New analysis evaluated impact of genetic variation on response to prasugrel


A new substudy from 1,466 patients from the phase III TRITON-TIMI 38 clinical trial showed that patients who took prasugrel and had a reduced function of the CYP2C19 gene did not have an increased risk of cardiovascular death, heart attack or stroke compared with those patients who had normal function. The substudy results were published online in Circulation on 4 May 2009.

Prasugrel is a “prodrug” that requires the use of cytochrome P450 (CYP) enzymes to convert the drug into the active metabolite. Approximately 30% of Caucasians and 60% of Asians have reduced function in the CYP2C19 gene, which is part of the CYP system and encodes the enzymes that are responsible for converting prasugrel into its active form.

In the substudy, researchers examined how variation in cytochrome P450 (CYP) genes affected the response to prasugrel. In prasugrel-treated patients with acute coronary syndromes who underwent percutaneous coronary intervention, the incidence of the combined endpoint of cardiovascular death, heart attack or stroke was 8.5% (n=407) in those who carried at least one variant in the CYP2C19 gene that reduced its function versus 9.8% (n=1048) in patients without a genetic variant (p=.27). In addition, the rate of stent thrombosis in carriers of the reduced-function variant in the CYP2C19 gene compared with noncarriers treated with prasugrel was .5% vs. 1%, respectively (p=.48). The results also showed that rates on noncoronary artery bypass graft-related TIMI major or minor bleeding did not significantly differ by genetic variant among those treated with prasugrel.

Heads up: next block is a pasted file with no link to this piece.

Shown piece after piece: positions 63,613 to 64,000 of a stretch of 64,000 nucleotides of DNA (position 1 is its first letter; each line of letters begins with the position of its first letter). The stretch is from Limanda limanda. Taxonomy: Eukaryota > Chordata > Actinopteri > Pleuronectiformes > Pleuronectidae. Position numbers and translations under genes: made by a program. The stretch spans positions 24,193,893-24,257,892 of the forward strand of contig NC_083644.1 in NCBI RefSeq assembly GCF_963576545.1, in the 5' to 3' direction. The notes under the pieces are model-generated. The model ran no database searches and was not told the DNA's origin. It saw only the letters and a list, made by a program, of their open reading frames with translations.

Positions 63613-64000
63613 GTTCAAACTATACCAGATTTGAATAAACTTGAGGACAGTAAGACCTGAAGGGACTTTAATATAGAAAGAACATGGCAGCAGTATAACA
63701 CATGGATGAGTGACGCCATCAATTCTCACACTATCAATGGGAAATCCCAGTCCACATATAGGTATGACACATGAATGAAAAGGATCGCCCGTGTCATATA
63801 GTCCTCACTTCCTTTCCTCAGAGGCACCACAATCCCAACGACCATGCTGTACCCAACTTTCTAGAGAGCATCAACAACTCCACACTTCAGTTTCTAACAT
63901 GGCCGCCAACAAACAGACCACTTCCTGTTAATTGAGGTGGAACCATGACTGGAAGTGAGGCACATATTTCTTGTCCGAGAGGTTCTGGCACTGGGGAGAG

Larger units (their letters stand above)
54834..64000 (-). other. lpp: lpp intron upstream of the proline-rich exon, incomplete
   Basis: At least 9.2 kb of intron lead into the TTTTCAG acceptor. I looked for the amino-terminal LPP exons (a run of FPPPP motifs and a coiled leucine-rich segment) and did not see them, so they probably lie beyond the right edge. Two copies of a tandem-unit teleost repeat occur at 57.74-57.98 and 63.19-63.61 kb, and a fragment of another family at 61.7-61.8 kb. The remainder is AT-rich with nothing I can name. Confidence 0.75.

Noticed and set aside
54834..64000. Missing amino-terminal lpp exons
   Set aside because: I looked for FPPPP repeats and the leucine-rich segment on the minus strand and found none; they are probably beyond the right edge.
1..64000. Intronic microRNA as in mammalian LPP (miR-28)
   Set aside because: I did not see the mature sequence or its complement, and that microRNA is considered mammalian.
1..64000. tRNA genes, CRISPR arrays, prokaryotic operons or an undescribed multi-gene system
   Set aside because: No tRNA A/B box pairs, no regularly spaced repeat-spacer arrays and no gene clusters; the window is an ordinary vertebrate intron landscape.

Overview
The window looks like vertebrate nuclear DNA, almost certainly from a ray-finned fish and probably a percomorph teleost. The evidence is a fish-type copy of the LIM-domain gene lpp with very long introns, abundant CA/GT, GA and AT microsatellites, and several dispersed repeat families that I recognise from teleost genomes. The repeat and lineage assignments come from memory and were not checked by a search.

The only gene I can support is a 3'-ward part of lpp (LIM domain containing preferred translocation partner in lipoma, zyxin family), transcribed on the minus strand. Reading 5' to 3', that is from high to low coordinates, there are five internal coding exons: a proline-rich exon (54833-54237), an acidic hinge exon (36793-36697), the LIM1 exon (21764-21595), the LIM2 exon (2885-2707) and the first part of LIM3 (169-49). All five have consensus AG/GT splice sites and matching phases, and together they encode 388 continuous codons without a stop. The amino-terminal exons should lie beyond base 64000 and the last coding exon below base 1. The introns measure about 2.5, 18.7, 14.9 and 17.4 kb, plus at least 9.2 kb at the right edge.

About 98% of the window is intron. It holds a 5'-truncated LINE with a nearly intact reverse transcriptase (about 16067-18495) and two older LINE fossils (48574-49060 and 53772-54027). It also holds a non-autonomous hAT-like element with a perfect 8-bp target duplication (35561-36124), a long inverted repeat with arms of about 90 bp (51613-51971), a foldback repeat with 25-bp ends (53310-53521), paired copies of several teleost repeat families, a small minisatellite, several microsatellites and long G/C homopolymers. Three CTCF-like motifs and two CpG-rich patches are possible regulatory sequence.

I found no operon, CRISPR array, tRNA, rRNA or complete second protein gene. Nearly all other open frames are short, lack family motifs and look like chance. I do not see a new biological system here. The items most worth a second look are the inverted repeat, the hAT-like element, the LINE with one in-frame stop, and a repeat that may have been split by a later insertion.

“It is well documented in the medical literature that particular genetic variants in the CYP2C19 gene are associated with an increased risk of cardiovascular outcomes in patients treated with clopidogrel,” said Dr Jessica Mega, Brigham and Women’s Hospital, Boston, USA, and investigator at the TIMI Study Group. “We wanted to test if these genetic variants have a similar effect in patients who took prasugrel. Our findings showed that variation in the CYP2C19 gene did not appear to influence the rate of cardiac events in patients treated with prasugrel in this study.”
This prespecified analysis was designed to examine whether there is a genetic variation in DNA that could affect patient response to antiplatelet therapy. The pharmacogenetic analyses with prasugrel examined DNA samples from 1,466 patients from the TRITON-TIMI 38 clinical trial.

The genetic subanalysis was not powered to make efficacy comparisons between clopidogrel and prasugrel based on genetic variations.

The main TRITON-TIMI 38 clinical trial, previously published in the New England Journal of Medicine in November 2007 (Vol. 357 No.20), compared prasugrel with clopidogrel in patients with acute coronary syndrome undergoing percutaneous coronary intervention. In the primary analysis of the study, prasugrel reduced the risk of the combined endpoint of cardiovascular death, heart attack, or stroke by 19% (9.9% vs. 12.1%), with an increased risk of major bleeding by 32% compared with clopidogrel (2.4% vs. 1.8%), which included life-threatening and fatal bleeding.